Achieving reproducible thresholds applicable across laboratories is one of the most difficult challenges of modern IHC. Correct semiquantitative estimation of the antigen content requires the setting of cut-off levels between what is to be considered a positive or negative result. The cut-off between EpCAM-overexpressing and non-overexpressing samples was defined by our group taking into account a bimodal distribution of EpCAM expression scores (TIS) in 205 breast cancer patients3 and a statistical power-driven disease-free survival analyses similar to an area under the receiver operating characteristic curve (AUROC-) analysis.23 A very similar percentage of EpCAM-expressing breast cancer samples defined by western blot analysis has been reported by an independent group.24 Taking together these observations and all validation studies that have followed,4 7 8 25 we suggest that this cut-off is probably the most useful threshold for clinical use. However, it remains to be determined whether EpCAM expression defined by IHC predicts therapy response in patients treated with EpCAM-specific targeting agents, and whether patients with weak or even negative EpCAM expression might also benefit from such treatment approaches. The first clinical trial assessing this issue showed a target-dependent clinical activity of the adecatumumab antibody in patients with metastastatic breast cancer.17 However, validation trials with large patient samples and adequate EpCAM-expression-based selection are warranted to clarify this question. In consideration of this fact, we decided to additionally illustrate four subgroups with different grades of EpCAM expression (that is, no, low, moderate or intense) to favour adequate prospective evaluation of the predictive value of EpCAM expression in clinical trials and observational studies.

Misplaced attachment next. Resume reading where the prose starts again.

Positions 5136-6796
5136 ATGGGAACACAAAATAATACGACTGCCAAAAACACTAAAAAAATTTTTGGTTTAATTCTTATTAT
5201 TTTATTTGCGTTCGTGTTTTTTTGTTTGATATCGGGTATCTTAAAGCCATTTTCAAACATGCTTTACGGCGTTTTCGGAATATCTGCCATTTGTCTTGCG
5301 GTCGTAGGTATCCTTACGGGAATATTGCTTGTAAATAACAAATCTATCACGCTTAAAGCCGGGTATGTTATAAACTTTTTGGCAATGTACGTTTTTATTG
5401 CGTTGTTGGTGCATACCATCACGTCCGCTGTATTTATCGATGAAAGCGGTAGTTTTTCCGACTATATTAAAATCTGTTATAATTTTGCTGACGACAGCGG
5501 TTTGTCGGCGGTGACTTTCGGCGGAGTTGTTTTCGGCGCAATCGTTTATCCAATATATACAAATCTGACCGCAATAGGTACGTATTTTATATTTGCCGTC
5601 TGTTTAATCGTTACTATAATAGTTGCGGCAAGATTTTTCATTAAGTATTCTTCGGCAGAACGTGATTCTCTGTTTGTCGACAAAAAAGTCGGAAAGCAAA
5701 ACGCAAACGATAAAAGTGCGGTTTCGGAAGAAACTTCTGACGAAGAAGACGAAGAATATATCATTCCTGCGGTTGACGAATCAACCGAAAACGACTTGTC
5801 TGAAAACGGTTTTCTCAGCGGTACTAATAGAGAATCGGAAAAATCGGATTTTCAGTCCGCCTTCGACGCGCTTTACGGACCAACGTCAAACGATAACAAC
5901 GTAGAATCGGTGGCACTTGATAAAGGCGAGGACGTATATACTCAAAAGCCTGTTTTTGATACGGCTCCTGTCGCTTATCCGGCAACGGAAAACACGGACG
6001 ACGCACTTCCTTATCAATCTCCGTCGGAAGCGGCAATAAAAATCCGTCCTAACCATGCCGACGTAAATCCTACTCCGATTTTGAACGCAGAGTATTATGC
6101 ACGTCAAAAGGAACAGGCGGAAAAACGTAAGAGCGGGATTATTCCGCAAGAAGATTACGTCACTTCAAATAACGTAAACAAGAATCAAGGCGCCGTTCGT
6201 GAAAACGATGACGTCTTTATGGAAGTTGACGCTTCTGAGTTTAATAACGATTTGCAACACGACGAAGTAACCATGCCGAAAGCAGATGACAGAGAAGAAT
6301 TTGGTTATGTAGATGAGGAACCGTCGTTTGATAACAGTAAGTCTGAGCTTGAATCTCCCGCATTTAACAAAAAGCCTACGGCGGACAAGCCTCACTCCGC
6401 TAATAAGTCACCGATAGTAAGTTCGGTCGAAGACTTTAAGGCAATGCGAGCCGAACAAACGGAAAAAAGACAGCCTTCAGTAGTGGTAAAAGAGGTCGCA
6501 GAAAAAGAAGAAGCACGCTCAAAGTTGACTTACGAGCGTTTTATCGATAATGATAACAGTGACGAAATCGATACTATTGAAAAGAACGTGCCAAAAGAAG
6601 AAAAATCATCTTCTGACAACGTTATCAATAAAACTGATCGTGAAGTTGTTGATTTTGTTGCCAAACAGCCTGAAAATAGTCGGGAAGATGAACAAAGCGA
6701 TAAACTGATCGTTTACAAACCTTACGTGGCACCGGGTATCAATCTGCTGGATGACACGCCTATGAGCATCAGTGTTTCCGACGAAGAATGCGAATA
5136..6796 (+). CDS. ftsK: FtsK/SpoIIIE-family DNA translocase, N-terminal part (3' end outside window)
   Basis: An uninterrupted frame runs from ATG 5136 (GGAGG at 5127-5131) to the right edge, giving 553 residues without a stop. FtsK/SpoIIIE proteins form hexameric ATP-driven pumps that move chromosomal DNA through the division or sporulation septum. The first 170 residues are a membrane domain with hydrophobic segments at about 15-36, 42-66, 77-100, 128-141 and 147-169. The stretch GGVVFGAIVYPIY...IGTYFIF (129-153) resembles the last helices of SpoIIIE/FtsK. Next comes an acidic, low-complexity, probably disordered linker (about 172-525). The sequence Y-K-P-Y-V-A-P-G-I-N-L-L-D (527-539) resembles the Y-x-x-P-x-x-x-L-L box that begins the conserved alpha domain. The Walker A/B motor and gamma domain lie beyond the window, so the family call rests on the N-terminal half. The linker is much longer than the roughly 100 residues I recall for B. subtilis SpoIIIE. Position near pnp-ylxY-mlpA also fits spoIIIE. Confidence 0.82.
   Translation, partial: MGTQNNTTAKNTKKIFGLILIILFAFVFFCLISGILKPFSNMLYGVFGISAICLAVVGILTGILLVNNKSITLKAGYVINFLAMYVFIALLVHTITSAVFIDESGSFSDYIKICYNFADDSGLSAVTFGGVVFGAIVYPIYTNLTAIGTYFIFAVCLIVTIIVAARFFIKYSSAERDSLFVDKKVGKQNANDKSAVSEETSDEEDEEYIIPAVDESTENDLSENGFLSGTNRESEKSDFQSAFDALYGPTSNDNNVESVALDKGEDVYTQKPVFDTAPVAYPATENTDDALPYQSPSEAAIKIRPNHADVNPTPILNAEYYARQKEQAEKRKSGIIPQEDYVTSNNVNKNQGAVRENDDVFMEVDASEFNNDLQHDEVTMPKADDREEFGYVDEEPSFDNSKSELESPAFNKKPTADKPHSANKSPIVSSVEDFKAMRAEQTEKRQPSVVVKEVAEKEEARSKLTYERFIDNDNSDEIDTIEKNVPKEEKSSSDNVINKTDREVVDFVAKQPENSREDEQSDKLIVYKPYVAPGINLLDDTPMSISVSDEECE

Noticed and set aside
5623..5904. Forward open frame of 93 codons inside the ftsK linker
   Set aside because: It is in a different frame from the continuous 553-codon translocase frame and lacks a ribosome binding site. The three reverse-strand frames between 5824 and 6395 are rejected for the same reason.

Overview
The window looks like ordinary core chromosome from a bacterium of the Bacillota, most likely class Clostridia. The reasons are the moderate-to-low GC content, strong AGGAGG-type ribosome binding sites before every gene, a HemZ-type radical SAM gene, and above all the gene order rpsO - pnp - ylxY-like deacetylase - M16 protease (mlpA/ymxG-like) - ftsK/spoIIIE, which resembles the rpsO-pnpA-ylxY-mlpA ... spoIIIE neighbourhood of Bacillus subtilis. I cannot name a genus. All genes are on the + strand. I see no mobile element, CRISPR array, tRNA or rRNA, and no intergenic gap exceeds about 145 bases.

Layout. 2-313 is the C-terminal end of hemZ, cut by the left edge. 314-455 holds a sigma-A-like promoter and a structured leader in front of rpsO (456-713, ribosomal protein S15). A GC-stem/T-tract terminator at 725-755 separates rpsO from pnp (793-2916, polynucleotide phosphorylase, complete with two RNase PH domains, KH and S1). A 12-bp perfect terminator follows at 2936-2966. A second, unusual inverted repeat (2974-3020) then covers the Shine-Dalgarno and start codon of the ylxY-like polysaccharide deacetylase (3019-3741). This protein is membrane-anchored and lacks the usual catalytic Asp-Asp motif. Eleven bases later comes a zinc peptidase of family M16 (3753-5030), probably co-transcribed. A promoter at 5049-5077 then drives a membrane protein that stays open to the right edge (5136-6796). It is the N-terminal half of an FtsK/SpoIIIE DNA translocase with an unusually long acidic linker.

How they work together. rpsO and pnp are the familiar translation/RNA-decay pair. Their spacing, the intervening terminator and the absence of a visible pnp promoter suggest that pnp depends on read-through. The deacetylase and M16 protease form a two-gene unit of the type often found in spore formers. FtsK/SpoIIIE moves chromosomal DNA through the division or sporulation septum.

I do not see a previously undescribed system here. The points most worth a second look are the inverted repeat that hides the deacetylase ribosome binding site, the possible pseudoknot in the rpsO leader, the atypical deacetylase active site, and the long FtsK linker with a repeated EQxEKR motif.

Adenocarcinomas usually revealed high EpCAM expression scores. Exceptions were hepatocellular carcinomas, breast cancer and renal cell cancer. In some cases, the EpCAM expression profile might indicate a particular biological behaviour of the tumour. In fact, invasive lobular breast cancer frequently showed either no or weak EpCAM expression. Lobular carcinomas tend to metastasise later than invasive ductal carcinomas and spread to unusual locations such as the peritoneum (figure 1D), meninges and gastrointestinal tract.26 Since EpCAM appears to be important for detection of circulating tumour cells, the evaluation of EpCAM expression in primary breast cancer is becoming fundamental.27 Other malignant tumours that frequently lack EpCAM expression are urothelial carcinomas and squamous cell cancer. In these cases, the expression of malignant cells reflects the expression of their benign counterparts in healthy tissues.